Buying an online business is very different than buying a brick and mortar business. Your due diligence process when buying an online business will actually be easier than when buying a brick and mortar business.
Before buying any business all buyers should investigate all aspects of the business, this is what we call the due diligence process. When buying an online business you should investigate all of the sources of revenue the website takes it. Since all transactions including sales of products, ad revenue and affiliate sales are all done online, all of these transactions will be well documented and accurate. Be sure to ask the seller for access to these reports. With a brick and mortar business many transactions are not documented and it is very difficult to prove these sales are really taking place.
If you are buying an online business based on the amount of traffic or visitors the website receives or because the seller claims to make millions of dollars, you must review the website's monthly web analytic reports. The web analytic reports will tell you the number of unique visitors, number of page views, the keywords that users type in to find the website and much more valuable information. If a seller is not willing to share any of the above information with you, you should be very weary and consider not buying the business.
In addition, it is strongly suggested you gain access to live reports to few current and past data. If the seller is uncomfortable giving you access to this sensitive information suggest you meet in person and review the reports together. There have been cases where individuals have altered screenshots of reports to show false revenue data. So if the seller can only offer you screenshots of the reports be very careful.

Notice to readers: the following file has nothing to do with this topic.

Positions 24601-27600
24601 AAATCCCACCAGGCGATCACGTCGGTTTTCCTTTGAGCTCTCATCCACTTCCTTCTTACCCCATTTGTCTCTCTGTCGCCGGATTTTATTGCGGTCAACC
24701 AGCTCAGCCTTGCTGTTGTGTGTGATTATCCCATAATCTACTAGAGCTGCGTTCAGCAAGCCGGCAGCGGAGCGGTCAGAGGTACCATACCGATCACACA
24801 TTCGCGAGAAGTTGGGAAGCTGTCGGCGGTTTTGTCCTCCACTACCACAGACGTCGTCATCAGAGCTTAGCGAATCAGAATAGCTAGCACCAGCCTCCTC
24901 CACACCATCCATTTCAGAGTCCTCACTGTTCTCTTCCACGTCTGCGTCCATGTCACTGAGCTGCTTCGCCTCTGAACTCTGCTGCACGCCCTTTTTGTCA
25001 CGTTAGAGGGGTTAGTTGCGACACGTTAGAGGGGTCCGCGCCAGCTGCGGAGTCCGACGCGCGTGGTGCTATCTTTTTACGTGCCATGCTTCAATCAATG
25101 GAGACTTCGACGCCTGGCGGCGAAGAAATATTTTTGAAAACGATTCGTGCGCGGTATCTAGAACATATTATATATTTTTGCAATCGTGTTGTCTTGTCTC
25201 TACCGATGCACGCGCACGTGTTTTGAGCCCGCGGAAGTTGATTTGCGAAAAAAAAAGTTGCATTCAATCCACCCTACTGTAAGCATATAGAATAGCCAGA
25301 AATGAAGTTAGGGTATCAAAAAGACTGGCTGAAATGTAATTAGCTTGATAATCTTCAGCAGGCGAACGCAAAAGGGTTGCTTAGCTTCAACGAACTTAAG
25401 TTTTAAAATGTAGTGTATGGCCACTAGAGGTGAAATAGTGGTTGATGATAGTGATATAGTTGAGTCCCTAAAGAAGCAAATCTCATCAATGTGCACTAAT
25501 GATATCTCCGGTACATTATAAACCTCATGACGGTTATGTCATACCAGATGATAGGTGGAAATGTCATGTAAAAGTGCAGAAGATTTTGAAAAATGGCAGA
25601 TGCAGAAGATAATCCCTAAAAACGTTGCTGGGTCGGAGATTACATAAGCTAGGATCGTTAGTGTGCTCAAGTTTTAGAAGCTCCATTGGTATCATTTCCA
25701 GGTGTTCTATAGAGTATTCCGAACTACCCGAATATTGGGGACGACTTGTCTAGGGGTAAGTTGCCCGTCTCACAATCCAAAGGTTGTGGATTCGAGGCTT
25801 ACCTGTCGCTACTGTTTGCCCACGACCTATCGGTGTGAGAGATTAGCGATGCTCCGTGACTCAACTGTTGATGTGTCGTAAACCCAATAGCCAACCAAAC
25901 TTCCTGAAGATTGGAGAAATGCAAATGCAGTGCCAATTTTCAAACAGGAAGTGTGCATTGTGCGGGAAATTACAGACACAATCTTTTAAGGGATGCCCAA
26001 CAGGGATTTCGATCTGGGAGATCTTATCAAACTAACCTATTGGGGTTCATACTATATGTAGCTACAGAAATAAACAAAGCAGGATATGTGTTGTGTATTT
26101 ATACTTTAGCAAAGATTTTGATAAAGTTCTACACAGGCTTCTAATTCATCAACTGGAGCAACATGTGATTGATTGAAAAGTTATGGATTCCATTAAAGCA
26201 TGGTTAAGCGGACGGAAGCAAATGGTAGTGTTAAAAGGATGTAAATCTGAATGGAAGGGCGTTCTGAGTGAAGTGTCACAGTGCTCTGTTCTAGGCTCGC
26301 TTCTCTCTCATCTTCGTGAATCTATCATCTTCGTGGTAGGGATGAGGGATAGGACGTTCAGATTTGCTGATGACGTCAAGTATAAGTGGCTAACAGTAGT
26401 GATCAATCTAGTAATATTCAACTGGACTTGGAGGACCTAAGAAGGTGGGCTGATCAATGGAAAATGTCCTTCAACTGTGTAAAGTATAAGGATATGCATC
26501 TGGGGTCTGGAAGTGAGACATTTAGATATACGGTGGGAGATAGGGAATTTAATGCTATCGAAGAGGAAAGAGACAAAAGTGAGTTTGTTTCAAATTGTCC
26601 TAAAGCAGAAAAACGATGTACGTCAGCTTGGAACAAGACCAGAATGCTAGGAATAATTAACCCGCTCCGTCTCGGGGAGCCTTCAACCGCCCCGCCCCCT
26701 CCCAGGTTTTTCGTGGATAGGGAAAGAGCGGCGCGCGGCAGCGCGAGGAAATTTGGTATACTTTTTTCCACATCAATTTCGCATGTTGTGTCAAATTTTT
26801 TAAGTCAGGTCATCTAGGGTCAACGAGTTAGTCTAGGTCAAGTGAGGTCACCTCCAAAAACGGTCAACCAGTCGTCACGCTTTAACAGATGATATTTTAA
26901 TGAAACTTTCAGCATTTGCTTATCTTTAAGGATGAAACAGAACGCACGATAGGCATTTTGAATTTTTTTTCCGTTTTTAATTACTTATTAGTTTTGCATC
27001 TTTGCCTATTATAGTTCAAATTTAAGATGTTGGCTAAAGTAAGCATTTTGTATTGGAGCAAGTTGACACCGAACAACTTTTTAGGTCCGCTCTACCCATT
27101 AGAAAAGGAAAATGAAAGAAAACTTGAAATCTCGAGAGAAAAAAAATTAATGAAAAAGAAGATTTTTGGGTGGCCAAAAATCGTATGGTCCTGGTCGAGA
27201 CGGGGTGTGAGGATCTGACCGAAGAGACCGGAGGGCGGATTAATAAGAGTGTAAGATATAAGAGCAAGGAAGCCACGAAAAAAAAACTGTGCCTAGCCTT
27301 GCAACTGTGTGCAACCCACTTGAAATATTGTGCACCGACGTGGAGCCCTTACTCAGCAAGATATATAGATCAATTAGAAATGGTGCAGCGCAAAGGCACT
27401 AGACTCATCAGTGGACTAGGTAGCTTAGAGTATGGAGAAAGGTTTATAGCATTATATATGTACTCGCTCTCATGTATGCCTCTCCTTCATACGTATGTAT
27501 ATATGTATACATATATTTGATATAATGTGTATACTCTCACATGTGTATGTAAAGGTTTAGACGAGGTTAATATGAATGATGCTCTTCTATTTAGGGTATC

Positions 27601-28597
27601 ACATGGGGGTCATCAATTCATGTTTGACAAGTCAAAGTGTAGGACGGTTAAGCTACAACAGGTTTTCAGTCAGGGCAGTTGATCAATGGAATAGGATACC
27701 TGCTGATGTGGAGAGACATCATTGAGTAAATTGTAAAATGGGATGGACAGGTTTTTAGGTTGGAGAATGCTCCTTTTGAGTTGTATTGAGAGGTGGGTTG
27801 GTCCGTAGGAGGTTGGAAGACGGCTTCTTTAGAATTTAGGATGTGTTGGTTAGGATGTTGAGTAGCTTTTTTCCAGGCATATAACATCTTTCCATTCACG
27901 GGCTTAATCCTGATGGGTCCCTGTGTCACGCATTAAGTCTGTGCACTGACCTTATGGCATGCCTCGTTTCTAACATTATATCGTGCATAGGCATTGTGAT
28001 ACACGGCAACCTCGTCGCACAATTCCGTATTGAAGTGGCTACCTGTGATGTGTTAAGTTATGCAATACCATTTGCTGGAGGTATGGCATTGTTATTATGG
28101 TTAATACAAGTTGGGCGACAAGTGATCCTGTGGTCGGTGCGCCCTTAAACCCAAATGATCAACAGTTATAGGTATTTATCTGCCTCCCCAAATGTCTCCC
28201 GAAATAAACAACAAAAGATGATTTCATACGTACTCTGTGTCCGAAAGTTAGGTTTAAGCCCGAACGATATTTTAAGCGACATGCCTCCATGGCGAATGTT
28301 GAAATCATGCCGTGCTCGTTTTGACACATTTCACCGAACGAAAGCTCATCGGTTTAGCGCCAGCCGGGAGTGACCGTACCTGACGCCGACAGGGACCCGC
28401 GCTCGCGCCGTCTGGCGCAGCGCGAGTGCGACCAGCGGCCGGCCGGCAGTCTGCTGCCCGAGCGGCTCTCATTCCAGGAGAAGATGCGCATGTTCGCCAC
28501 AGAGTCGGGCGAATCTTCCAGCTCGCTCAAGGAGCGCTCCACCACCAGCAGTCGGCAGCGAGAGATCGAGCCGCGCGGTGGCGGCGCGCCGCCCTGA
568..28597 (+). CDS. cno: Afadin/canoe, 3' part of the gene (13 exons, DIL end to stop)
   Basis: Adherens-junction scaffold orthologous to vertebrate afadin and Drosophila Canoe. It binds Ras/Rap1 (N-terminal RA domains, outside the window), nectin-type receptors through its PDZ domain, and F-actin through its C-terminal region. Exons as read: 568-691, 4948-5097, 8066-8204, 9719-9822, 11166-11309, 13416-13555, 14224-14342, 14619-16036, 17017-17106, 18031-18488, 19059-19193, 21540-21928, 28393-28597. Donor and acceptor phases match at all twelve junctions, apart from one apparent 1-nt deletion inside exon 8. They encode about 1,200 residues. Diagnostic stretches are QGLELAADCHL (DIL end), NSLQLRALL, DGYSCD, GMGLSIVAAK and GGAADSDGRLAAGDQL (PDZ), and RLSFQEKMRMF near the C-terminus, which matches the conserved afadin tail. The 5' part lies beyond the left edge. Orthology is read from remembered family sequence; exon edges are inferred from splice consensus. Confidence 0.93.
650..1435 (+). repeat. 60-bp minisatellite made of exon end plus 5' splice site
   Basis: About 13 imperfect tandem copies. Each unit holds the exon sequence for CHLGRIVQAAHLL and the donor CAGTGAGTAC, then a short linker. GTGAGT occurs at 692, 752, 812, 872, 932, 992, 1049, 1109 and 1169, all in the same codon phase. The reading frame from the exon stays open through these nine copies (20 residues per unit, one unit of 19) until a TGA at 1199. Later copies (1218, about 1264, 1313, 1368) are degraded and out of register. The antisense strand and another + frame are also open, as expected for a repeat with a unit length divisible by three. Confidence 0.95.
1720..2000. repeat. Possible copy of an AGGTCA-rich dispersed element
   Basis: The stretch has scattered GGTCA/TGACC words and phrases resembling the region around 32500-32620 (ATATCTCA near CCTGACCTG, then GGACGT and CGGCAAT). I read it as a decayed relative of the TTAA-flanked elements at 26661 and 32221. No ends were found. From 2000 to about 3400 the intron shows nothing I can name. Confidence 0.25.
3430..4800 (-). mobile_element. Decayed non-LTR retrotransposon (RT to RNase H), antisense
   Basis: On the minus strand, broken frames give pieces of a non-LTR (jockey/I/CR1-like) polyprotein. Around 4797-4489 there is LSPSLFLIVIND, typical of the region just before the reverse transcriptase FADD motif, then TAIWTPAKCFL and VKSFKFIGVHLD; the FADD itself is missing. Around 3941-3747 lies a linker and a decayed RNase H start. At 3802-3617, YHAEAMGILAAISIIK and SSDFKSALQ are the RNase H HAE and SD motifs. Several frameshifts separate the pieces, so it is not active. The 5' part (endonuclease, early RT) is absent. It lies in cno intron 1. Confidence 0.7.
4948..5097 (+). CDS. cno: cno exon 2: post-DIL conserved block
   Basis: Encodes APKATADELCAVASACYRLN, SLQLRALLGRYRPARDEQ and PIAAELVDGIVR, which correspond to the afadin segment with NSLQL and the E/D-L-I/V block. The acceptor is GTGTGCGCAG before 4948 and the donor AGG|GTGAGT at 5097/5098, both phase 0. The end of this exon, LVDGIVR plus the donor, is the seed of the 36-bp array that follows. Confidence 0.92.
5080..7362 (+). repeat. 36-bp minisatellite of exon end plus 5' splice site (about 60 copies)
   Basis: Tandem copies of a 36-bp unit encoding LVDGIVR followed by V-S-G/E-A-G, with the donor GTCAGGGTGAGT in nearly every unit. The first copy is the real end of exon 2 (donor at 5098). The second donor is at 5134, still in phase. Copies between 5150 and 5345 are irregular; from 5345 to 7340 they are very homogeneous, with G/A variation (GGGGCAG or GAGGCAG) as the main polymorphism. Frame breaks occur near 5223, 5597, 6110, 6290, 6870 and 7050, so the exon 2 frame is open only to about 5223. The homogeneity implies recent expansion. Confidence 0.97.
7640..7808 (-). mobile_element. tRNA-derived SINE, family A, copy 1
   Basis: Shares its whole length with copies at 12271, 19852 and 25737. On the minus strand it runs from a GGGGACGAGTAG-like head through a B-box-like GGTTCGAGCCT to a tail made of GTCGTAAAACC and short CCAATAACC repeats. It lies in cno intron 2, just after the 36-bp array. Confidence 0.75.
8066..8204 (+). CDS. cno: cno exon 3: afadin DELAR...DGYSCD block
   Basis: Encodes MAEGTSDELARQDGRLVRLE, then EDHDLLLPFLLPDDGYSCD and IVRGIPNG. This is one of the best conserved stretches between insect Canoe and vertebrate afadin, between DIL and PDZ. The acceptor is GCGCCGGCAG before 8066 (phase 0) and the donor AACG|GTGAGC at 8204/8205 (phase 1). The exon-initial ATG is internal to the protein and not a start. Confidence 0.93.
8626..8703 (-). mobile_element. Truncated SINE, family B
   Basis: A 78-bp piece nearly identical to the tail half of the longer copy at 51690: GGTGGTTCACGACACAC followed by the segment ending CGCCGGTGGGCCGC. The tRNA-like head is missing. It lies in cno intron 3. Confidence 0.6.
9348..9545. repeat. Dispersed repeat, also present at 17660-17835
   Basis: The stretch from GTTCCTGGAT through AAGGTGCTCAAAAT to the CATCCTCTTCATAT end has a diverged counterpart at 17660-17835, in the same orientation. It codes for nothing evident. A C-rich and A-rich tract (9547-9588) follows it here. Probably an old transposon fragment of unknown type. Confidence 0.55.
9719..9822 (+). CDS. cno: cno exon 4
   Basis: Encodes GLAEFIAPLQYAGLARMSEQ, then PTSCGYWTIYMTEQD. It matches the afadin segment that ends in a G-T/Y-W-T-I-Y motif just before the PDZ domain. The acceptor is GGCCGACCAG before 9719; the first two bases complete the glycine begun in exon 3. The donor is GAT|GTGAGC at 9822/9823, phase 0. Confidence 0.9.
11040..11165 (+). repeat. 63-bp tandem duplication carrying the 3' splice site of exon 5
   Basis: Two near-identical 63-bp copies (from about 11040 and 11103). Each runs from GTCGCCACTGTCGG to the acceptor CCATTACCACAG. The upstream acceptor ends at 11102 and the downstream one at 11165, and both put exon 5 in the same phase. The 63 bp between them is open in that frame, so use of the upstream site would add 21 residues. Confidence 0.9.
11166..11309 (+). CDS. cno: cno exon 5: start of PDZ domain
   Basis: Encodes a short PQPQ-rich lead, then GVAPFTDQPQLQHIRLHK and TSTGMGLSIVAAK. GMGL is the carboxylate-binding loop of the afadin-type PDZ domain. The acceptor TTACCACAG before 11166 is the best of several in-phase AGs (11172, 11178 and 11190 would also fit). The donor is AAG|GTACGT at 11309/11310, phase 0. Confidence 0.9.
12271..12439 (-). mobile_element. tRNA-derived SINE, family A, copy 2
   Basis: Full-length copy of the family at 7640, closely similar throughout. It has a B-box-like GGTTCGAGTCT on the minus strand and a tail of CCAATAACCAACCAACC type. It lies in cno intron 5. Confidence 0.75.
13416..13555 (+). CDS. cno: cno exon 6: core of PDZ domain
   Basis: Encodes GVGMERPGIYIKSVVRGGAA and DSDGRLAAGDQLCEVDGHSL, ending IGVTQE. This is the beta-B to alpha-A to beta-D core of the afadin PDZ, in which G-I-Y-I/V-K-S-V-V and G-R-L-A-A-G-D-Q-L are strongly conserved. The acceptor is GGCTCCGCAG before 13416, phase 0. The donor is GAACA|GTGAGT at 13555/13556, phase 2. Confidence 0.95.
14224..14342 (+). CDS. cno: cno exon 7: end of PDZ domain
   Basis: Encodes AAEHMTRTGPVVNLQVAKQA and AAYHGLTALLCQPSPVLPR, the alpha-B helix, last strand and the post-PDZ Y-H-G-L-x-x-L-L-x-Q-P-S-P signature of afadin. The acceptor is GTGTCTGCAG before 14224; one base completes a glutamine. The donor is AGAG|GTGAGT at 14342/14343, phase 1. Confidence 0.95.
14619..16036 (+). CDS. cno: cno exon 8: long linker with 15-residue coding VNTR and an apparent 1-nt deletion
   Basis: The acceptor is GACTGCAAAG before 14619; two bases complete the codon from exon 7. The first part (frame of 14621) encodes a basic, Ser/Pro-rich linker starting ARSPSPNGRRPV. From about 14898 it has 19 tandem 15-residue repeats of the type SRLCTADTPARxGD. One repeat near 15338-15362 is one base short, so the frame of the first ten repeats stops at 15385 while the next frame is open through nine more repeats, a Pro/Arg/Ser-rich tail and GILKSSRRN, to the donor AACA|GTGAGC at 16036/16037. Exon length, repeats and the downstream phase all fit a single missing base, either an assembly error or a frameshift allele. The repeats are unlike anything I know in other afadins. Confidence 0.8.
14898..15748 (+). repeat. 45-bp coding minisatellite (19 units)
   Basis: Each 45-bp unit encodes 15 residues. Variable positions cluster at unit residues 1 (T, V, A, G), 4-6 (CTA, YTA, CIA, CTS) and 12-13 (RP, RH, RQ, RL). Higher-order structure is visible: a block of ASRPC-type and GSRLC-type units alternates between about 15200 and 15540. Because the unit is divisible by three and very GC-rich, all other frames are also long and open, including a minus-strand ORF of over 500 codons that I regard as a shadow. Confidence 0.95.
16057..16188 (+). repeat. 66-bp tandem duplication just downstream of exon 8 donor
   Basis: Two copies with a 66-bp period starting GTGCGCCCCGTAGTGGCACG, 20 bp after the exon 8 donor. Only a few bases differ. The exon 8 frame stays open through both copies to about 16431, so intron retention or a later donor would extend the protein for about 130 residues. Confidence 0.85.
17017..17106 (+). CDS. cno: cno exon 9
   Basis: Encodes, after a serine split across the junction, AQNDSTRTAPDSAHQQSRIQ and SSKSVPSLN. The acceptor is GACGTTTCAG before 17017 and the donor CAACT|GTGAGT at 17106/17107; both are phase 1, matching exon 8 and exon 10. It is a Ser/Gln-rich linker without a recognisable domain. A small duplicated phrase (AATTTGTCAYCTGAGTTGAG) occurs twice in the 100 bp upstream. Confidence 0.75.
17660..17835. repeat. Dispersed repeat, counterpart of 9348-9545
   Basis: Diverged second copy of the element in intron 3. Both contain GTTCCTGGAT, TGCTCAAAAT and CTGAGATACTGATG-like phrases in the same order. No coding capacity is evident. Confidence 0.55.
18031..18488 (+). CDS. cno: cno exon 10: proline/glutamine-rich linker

Since an online business is primarily online you can do thorough research through search engines, on other websites and on online forums about the business. If the business has a following you will most likely find a lot of feedback about the business on other websites and in the search engines. With a brick and mortar business it is usually very difficult to find actual customers that can give you their honest opinions on the business. Since online shoppers are accustomed to new technologies you will find more information on an online business than you would with a brick and mortar business.
The bottom line is... If an online business is generating revenue it will be well documented and easy to view past history and stats for the business. If you are thinking about buying an established online business that is already making money, there will always be data to back up these earnings claims. If the seller is hesitant to share these reports with you, look elsewhere.
About the Author
Don Daszkowski is President and CEO of BusinessMart.com. BusinessMart.com has thousands of businesses for sale, franchises and small business articles. Don is also About.com's Guide to Franchises. About.com is a New York Times Company.
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